More Action, Arguably Less Romance. Still Bybee. This book – arguably a *version* of a take on 21 Jump Street (though admittedly my only exposure to that franchise is the Tatum/ Hill movies) – continues Bybee’s recent (2020+) path of moving to less saccharine / comedic romances and to more thriller-ish romances. There is still comedy and sweetness here, but it takes more of a backburner to the thriller elements. Also continuing is Bybee’s more recent examination of weighty real-world topics while telling a romance tale, and in this case the topic in question is sex trafficking – particularly of high school/ just after high school age young women. Bybee, at least in my experience with her books, isn’t really known for having multiple sex scenes throughout the tale, and this particular book is no exception to that norm. Truly a solid romance, with all of the old RWA standards I am aware of met, and a pretty good (low body count) thriller to boot – particularly when considering that the author is more known in the romance world and has written far more in that genre. This reader, for one, is looking forward to seeing where this series goes. Very much recommended.
This week we’re looking at a breakneck psychological thriller that also serves as a clarion call on an issue many are speaking of quite a bit over the last decade. This week we’re looking at Lies We Tell Ourselves by Steena Holmes.
Trying to force myself out of the writing funk I’ve been in for several months now when it comes to these posts, I want to add at least a little bit to the Goodreads review below.
First, I love that Holmes frequently includes a reference to one of her friends’ books – usually released in the same year – in her books. This one is no different there, and the book in question (which you’ll have to read this book to find out) is in fact one that was also a Featured New Release on this very blog earlier this year.
Second, at least on the ARC copy I read Holmes includes a note at the end about a particular Easter Egg… which I completely missed. I remember getting the sense that it was a very random encounter – usually a good clue of an Easter Egg – but in my defense, I’ve read over 200 books since reading Holmes’ two releases last fall. (The Perfect Secret and The Patient, both of which included this same character, apparently.) Indeed, I actually thought that a more major character was the joining fabric potentially of all three books – and I would love to see future books including that particular character. Let me know which character you think I’m referencing here, I don’t want to give it away in this post. 🙂
Finally, this book really does go in depth with nearly all facets of sex trafficking, and while most of the worst of it is “off screen”, there is enough discussion in enough detail of enough facets that this book could in fact be very difficult to read if this issue has impacted you. But honestly, I think that in that case, you need to read this book arguably more than the rest of us. If only so you can write your own review and tell us just how close Holmes gets here. From the outside looking in, it seems that she captured the emotions and struggles quite well indeed, but this is something that I have no direct knowledge of and thus can’t know. So please, even if you think this book will be difficult for you, read it and write a review on Goodreads and Bookbub and let the rest of us know just how close – or, perhaps, far off – Holmes really was.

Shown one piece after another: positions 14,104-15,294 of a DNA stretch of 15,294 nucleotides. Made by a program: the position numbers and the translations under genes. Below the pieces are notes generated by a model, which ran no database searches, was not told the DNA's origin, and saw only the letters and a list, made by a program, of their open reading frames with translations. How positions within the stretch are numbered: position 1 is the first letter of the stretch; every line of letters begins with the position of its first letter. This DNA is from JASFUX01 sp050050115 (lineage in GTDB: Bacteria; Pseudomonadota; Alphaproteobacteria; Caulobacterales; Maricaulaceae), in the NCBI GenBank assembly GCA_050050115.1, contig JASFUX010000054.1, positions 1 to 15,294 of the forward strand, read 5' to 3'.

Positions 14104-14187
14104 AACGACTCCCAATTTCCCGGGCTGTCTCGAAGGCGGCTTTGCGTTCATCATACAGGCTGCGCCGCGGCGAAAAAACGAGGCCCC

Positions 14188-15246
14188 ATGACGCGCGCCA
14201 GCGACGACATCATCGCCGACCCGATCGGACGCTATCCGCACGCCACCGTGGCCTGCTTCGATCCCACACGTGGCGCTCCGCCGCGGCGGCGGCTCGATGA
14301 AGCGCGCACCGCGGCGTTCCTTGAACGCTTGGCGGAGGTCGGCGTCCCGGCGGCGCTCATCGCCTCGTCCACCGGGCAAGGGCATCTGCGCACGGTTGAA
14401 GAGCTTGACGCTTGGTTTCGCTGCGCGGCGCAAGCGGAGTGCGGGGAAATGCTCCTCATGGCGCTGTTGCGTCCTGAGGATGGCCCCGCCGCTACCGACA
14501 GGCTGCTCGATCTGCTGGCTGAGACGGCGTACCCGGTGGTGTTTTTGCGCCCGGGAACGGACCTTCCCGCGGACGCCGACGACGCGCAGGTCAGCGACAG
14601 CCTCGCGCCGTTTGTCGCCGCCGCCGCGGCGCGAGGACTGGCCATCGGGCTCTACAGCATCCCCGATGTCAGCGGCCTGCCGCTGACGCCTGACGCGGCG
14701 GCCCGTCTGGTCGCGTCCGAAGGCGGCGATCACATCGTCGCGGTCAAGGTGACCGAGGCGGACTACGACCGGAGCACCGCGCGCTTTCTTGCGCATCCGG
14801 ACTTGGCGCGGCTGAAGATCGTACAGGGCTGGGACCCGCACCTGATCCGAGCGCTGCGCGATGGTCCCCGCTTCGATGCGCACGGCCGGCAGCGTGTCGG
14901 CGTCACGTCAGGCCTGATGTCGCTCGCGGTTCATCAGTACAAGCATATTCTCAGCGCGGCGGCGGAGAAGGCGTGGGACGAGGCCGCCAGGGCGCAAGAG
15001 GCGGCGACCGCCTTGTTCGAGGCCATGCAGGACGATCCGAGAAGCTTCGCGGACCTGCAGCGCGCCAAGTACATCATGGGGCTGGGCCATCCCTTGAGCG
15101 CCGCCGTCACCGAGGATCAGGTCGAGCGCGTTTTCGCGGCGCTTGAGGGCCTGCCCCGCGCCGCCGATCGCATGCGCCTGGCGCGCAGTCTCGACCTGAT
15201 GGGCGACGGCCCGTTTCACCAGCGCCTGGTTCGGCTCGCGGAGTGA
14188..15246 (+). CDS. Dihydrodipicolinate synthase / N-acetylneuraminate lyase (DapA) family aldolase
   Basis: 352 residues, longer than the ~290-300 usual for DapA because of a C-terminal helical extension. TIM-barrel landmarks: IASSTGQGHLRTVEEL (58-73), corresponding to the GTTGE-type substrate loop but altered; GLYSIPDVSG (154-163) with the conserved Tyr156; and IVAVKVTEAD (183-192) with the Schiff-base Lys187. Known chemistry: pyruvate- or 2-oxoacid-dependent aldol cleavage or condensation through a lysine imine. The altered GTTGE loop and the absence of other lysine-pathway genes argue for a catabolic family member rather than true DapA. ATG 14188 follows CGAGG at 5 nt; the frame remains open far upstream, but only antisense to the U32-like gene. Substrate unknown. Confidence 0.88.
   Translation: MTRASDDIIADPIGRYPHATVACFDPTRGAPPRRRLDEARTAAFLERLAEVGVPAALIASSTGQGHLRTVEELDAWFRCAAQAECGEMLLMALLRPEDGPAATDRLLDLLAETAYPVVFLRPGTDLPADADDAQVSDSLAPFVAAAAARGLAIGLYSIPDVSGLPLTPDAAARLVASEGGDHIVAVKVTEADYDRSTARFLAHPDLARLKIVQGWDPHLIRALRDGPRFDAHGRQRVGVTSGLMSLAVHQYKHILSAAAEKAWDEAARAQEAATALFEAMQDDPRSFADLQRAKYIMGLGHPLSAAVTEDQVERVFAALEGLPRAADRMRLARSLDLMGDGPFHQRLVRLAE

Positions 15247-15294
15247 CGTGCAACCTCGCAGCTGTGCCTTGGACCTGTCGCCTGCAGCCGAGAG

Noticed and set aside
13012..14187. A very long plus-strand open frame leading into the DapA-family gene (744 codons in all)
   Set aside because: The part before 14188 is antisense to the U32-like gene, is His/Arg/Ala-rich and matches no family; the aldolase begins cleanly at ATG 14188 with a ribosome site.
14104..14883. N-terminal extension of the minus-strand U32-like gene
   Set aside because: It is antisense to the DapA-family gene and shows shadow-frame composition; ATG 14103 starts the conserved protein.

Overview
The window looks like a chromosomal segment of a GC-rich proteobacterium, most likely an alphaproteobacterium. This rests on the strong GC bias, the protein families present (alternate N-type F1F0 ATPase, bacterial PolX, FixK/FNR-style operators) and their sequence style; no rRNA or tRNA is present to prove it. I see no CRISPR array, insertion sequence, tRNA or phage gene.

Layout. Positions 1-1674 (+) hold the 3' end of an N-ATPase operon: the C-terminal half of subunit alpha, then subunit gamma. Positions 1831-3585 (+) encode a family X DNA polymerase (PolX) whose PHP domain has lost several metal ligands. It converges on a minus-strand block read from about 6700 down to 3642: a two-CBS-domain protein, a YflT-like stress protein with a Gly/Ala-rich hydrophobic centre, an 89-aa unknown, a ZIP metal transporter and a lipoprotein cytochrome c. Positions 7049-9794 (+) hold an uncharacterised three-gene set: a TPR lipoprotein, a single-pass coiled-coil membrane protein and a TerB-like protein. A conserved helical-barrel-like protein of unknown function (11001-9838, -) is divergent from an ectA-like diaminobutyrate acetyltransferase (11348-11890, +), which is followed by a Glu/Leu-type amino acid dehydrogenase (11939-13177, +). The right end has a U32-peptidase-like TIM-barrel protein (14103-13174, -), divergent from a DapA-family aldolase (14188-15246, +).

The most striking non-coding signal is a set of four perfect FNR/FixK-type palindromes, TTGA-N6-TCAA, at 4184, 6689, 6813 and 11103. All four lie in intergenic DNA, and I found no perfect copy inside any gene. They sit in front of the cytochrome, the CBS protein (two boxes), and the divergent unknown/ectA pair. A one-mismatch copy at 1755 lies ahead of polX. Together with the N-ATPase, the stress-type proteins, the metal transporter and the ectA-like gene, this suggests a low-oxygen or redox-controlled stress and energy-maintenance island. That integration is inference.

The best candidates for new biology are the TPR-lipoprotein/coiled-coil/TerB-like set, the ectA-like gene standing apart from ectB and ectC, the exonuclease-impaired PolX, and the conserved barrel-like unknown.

As always, the Goodreads review:
Continue reading “Featured New Release Of The Week: Lies We Tell Ourselves by Steena Holmes”
Whereas in the first book in this series The Memory Man (a former Featured New Release here itself), Savile put the Catholic Church firmly in his crosshairs with a tale centered on abuse within the Church, for this outing with Ash and Varg, he picks up a few months after the endgame of that book and puts his crosshairs firmly on a fictitious religion eerily similar to reports of the real-life Church of Scientology. Many of the familiar faces from the first book – at least among those who survive it – show up for this outing, and Savile even fleshes out the Division a bit more here.
Savile does an excellent job of briefly examining the realities of homelessness in Europe (and the Western world for that matter) and having his characters at least consider the impact of what they may well have to do will be on those who can least afford to be further harmed. Yet he never loses focus on the overall mystery involved here, and the action and intrigue are well paced.
The one thing that was a bit off-putting about this book was the rather abrupt ending wherein he blatantly sets a sequel in motion and leaves a bit of a cliffhanger. Perhaps the ending could feel a bit less abrupt with a simple change on the title of the final chapter – instead of calling it just “Chapter 69”, call it an “Epilogue” and the reader would know that this is truly the wrap up / set up the next book chapter, which isn’t always implied just by being the last chapter.
Still, a very strong tale that takes the form of a police procedural / action book to ask much larger questions, much as its predecessor did. Very much recommended, and I’m very much looking forward to the as-yet-unannounced sequel.
As always, the Goodreads/ Amazon review:
Continue reading “Featured New Release of The Week: The Black Shepherd by Steven Savile”